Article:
From being the founder of one of the most sought-after galleries in Nigeria to being a cultural ambassador to the world, Chief Nike Okundaye is an embodiment of native sophistication occasioned by a life of resilience and self-refinement. Yinka Olatunbosun reports on the launch of her memoir titled “Bata mi Adun Koko Ka.”
In her characteristic headgear and charming smiles, Nigeria’s textile art legend and founder, Nike Art Gallery, Chief Nike Davies Okundaye unveiled her book last weekend in CIG Motors Headquarters, Victoria Island Lagos to a small gathering of literati and leading artists. Traditional drums
The memoir’s title drawn from Yoruba language is a reflection of Okundaye’s totality- steeped in Yoruba cultural heritage. As a young child from a very humble background who lost her mother at the age of six, tertiary education was far from her reach. Instead, she sought after the non-formal education systems in her family and developed an enviable career that has earned global recognition.
In the 233 paged book published by Bookcraft Publishers Nigeria, the reader learns how art has shaped Okundaye’s life. From joining a travelling theatre group to becoming a hands-on textile art artisan, Okundaye also known as Nike Twins Seven Seven has been a centrifugal force in the art community, evident in the high-calibre guest list. The absence of the Lagos State Governor, Babajide Sanwo-olu and the presence of masked guests were reminders of the pandemic situation which didn’t stop the Nobel Laureate Prof. Wole Soyinka, foremost painter and sculptor, Bruce Onobrakpeya and CEO, Nigerian Stock Exchange, Oscar Onyema and others from attending.
Written by Kofo Adeleke, the memoir offers business and crafts industry insights with a foreword written by former US Ambassador to Nigeria, Dr Robin Renee Sanders. It chronicles her life from Ogidi-Ijumu, a small village in western Nigeria with no formal education to conquering the globe.
The Chief Launcher, Chief Diana Chen, the Chairman of CIG Motors, who described herself as a ‘Nigerian’ recounted how she met ‘Mama Nike’ when she relocated to Nigeria and needed to settle in. Nike Art Gallery was one of the first places that was recommended for her. The gallery has attracted members of the diplomatic community. “Your book represents the best of the spirits from this country,’’ she said. “We recognize her for her unending talents, her alluring gallery and her impeccable style. We know about her, but hardly do we know her story. She has groomed thousands of talents throughout her life, but I believe that through her story, she’ll inspire millions more.”
The event was punctuated by some video clips from Okundaye’s interview with Forbes Africa, her drum training programme for international visitors and tour of the gallery.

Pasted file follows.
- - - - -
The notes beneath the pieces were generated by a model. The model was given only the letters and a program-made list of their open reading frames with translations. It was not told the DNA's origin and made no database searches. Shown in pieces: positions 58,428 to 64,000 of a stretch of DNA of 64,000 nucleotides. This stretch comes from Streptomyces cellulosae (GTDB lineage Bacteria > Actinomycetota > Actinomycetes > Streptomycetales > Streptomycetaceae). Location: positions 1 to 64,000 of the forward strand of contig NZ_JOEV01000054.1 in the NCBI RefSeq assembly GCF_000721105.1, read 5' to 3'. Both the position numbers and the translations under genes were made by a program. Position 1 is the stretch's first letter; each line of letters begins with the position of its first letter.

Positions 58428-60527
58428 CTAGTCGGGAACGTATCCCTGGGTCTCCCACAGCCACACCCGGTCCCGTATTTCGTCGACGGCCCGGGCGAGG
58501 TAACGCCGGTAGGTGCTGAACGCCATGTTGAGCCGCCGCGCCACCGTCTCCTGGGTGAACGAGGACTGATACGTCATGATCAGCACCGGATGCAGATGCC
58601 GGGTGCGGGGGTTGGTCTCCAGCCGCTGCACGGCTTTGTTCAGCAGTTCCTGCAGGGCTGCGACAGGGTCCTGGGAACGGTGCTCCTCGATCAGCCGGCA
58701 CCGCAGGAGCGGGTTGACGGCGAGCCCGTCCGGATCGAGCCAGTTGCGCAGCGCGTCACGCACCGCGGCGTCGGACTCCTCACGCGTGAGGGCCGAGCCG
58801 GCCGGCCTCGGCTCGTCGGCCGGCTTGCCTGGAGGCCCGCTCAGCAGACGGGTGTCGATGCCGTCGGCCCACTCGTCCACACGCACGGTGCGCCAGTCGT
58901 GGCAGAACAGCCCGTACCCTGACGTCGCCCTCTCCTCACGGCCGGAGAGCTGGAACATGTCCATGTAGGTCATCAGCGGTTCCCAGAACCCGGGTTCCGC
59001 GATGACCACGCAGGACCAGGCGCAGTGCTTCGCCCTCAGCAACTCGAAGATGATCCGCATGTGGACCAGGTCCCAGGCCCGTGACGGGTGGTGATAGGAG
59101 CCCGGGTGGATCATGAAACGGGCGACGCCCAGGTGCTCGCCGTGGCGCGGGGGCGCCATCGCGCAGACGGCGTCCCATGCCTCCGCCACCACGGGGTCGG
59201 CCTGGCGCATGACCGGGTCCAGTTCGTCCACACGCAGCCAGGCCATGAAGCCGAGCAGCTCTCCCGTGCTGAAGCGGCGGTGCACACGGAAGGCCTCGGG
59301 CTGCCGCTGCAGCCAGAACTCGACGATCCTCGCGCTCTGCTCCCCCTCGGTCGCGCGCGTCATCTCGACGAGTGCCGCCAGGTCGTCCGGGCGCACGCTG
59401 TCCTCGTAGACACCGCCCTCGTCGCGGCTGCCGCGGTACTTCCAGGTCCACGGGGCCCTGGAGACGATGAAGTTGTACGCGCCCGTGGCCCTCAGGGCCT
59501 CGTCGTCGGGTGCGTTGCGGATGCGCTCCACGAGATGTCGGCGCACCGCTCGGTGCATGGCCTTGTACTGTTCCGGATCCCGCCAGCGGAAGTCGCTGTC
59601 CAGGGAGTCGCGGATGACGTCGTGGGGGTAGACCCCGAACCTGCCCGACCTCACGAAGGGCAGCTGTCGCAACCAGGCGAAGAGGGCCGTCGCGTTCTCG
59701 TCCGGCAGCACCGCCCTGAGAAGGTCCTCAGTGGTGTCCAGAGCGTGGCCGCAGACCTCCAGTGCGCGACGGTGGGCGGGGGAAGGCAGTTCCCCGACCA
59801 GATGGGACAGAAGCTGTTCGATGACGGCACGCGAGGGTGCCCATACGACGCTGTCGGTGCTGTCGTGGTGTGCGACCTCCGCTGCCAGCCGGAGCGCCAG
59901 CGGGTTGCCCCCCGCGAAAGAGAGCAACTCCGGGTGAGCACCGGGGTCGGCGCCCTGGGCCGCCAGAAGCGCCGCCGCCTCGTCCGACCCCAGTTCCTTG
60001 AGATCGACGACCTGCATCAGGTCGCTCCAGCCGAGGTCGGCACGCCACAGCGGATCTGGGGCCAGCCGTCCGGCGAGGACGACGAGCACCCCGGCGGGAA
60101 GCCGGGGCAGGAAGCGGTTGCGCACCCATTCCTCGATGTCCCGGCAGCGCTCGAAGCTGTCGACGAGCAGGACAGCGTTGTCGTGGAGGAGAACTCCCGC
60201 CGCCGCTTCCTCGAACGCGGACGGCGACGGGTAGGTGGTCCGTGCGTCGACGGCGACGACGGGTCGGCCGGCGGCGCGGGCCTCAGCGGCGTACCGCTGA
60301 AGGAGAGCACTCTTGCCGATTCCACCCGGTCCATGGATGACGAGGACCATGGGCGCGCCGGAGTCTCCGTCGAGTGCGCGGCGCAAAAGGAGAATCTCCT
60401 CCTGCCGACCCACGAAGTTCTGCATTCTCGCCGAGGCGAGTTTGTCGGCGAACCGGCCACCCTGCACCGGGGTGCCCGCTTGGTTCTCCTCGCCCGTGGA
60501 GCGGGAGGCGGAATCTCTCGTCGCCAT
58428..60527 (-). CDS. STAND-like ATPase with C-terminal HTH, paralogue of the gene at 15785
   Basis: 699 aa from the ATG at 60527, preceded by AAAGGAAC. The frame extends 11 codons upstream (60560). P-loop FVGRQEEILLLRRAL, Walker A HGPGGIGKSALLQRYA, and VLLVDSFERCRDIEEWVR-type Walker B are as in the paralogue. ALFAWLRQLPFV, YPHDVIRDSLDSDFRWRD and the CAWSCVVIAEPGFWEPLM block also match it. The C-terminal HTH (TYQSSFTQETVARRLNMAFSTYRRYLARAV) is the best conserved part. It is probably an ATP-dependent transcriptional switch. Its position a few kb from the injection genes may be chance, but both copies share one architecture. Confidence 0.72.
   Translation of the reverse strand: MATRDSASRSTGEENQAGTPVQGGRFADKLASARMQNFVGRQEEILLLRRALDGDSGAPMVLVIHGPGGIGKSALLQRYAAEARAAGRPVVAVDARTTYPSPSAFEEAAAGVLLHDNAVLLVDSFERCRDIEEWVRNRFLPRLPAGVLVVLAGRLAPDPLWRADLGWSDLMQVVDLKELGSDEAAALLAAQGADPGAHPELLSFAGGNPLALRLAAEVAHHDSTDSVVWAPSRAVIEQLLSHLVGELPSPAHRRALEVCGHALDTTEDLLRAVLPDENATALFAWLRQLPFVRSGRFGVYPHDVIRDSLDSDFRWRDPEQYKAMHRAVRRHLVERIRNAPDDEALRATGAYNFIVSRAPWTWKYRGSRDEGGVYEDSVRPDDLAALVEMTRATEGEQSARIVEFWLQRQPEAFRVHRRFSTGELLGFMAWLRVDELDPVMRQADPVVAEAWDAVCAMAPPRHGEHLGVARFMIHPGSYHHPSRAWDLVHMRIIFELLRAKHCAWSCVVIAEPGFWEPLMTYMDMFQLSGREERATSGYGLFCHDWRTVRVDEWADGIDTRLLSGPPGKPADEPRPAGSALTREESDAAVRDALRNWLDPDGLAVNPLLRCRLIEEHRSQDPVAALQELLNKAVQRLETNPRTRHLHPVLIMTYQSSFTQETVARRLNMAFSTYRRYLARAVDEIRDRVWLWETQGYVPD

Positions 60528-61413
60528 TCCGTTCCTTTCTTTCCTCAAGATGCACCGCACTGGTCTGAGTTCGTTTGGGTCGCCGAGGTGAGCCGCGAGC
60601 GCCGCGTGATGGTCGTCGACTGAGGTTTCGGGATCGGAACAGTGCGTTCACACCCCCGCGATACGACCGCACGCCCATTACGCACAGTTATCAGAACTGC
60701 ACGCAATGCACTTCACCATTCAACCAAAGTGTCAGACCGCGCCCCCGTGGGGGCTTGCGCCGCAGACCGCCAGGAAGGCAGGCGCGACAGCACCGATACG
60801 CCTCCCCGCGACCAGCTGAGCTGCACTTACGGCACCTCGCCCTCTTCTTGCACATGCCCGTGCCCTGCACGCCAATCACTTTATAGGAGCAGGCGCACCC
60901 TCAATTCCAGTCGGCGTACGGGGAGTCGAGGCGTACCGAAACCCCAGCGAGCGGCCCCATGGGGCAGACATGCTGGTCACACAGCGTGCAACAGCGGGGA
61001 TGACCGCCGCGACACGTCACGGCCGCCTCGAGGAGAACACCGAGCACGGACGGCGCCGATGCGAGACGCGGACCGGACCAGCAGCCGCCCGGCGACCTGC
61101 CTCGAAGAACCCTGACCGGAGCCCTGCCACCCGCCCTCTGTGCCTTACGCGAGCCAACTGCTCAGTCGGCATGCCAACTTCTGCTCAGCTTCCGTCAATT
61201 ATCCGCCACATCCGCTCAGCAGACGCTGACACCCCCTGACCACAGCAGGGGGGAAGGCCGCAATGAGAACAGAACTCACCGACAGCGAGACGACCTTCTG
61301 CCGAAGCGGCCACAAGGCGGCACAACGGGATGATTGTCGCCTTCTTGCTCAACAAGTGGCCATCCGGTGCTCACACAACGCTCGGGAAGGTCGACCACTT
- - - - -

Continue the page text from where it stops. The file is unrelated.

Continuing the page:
Soyinka, who is also a collector of art, described Okundaye as an “embodiment of Gbogbo nishe” meaning a multifaceted individual and added that she should be a subject of academic research.
“Nike is one of the most exceptional and unique artists I’ve ever met, not because she uses herself as her own model of expression, but because she’s a walking piece of art that spreads joy all around. It’s an honour to celebrate with you today.”
For Prof. Onobrakpeya, Okundaye is a ‘Nigerian ambassador.’ “The best setting to discover a genius is in the informal educational setting rather than the academy,’’ he added.
In his opening remarks, the Vice Chairman, CIG Group, Dr Linus Idahosa spoke about the historic support the company has for the creative industry.
“I would like to thank Kofo Adeleke for writing this book which reconstitutes a great document for Nigerian art.”
The book reviewer, Jahman Anikulapo acknowledged the contribution of Okundaye to arts and culture, remarking that she is “an only tree that makes a forest.’’ He tasked writers on the story of the 300 women that she mentored. Okundaye’s pieces had been exported to world collections including The Smithsonian Gallery of Art, The Gallery of African Art, The British Library and the homes of high-profile personalities including former US Vice President, Walter Mondale. She has lectured at several universities in the US, UK and Canada- even without a University degree.
Famed collector and architect, Jess Castellote also observed her consistency in the world of arts for the past decades. “She has been very successful in that and I think we need to acknowledge that and support her. It’s not only that she has trained people, she works in the gallery and has helped many others,’’ he remarked.
Chief Chen emphasized the importance of chronicling the stories of Nigerian legends for its impact on the younger generations of Nigerians who need inspiration and guidance for their lives and careers. She urged every Nigerian to place a copy of the book on their coffee tables; starting with herself. She launched the book with 1000copies, 500 of which would be donated to top five Nigerian Universities.
The Consular General of Switzerland, Thomas Schneider spoke on the sense of camaraderie at Nike Art Gallery.
“I already call her Mama, because this is the feeling I get when I visit her gallery. I have visited many galleries around the world, but her gallery is a temple. When you leave Nike Art gallery it is like you are coming out of a dream,’’ he said.